Ethics probe finds Dallas Dance violation on pay disclosure

Liz Bowie
Contact ReporterThe Baltimore Sun
Dallas Dance fails to file adjunct professor pay he earned at University of Richmond.

Baltimore County schools Superintendent Dallas Dance has agreed to report the pay he receives as an adjunct professor after an ethics panel found he had violated financial disclosure rules.

William Groth, a former school system employee who sought to have Dance investigated over a variety of allegations, brought a complaint to the county school board's ethics review panel last spring.

School board member Ann Miller, who voted this year against renewing Dance's contract, said she filed the paperwork on Groth's behalf. She said she is sympathetic to his viewpoint.

"I shared many of the concerns," Miller said. "There were things that I had been raising to the board prior to that."

After months of investigation, the ethics panel concluded in October that Dance should have disclosed both his pay from the University of Richmond and also the fact that he had created a limited-liability corporation in 2012.

The school board will not make the panel's report public, President Charles McDaniels said. But the board did release its opinion, in which it called for Dance to make the adjustments to his financial disclosure forms.

"There was nothing material or significant that came out of that investigation," McDaniels said. The "majority of the board is not concerned about it."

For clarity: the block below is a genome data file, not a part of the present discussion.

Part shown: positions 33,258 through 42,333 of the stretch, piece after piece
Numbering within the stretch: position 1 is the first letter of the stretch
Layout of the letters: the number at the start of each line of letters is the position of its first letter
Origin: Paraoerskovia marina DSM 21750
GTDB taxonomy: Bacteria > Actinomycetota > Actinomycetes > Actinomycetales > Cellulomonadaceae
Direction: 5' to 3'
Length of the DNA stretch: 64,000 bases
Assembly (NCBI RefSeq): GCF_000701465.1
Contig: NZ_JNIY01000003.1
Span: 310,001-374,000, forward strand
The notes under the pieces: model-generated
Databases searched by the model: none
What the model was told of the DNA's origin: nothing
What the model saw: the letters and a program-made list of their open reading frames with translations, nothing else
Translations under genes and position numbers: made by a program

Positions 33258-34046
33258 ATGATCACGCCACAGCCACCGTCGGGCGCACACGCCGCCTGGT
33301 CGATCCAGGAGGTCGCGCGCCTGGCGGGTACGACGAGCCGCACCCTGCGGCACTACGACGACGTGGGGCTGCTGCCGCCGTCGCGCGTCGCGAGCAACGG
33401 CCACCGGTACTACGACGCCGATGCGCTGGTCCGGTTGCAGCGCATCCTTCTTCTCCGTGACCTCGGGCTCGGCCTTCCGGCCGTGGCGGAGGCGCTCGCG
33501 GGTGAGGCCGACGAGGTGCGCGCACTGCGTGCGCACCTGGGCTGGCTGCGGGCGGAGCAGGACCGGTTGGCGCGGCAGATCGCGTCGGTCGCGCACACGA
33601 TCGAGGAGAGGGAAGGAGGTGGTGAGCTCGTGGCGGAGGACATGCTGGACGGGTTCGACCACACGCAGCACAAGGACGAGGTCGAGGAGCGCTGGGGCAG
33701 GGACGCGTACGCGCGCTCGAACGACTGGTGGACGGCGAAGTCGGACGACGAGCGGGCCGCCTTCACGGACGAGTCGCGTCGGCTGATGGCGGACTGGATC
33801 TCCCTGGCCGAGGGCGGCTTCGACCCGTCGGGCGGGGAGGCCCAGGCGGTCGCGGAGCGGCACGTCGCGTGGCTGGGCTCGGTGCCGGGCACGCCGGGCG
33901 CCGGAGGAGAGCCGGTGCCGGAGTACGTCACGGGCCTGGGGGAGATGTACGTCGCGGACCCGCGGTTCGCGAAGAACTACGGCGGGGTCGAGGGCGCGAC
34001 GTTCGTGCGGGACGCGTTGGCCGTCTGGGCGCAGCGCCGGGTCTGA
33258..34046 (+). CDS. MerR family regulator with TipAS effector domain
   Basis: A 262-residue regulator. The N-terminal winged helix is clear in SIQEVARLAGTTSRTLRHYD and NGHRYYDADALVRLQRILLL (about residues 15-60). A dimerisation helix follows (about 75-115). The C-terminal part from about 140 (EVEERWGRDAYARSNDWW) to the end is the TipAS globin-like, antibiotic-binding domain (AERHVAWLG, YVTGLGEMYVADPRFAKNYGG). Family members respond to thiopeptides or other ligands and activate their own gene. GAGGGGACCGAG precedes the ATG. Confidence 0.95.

Dance had disclosed to the board that he has taught an online course called the Foundations of Education at the University of Richmond since 2008. He said the university paid him $17,812 last year to teach the courses. He said he spends about four hours on Sunday afternoons on the teaching job.

The ethics panel said Dance erred in not disclosing in 2012 that he had set up a consulting company called Deliberate Excellence Consulting LLC. He began reporting it on the forms in 2013.

The LLC is not doing any business and has had no income, Dance said, but he wants to keep the name. He said he set it up so that the University of Richmond could pay the LLC rather than him directly, but it never ended up being used for that purpose.

The private university in Virginia does not do business with the Baltimore County school system.

Dance said he did not report his adjunct pay because "it is not clear on the financial disclosure forms where that would go. I have no problem reporting it."

The superintendent is now seeking to clarify whether other school system employees should report income from area universities and colleges.

A county principal might teach a class to future principals at Towson University, he said, or an administrator in the central office who specializes in math might teach a course on teaching math.

"I am sure there are hundreds of people in this boat," Dance said.

Groth said he feels "some sense of vindication" in the findings, but "I would like to note that this is not the first time this has happened during Dr. Dance's tenure."

In 2014, Dance was found to have violated rules when he took a consulting job with a professional development company that did business with the school system.

"I am most concerned that this superintendent is responsible for a $1.8 billion budget and continues to raise ethics issues," Groth said. "This fact, coupled with the grading policy debacle, the curriculum confusion, the expensive and as yet unproven STAT initiative, and the issue of teacher retention lead me to conclude that the real problem is this board of education."

Miller, who became a member of the volunteer school board about a year ago, has voted against many of Dance's initiatives. She declined to comment on the ethics findings.

"I am not sure if I can because I can't talk about what is in the full report," she said.

liz.bowie@baltsun.com

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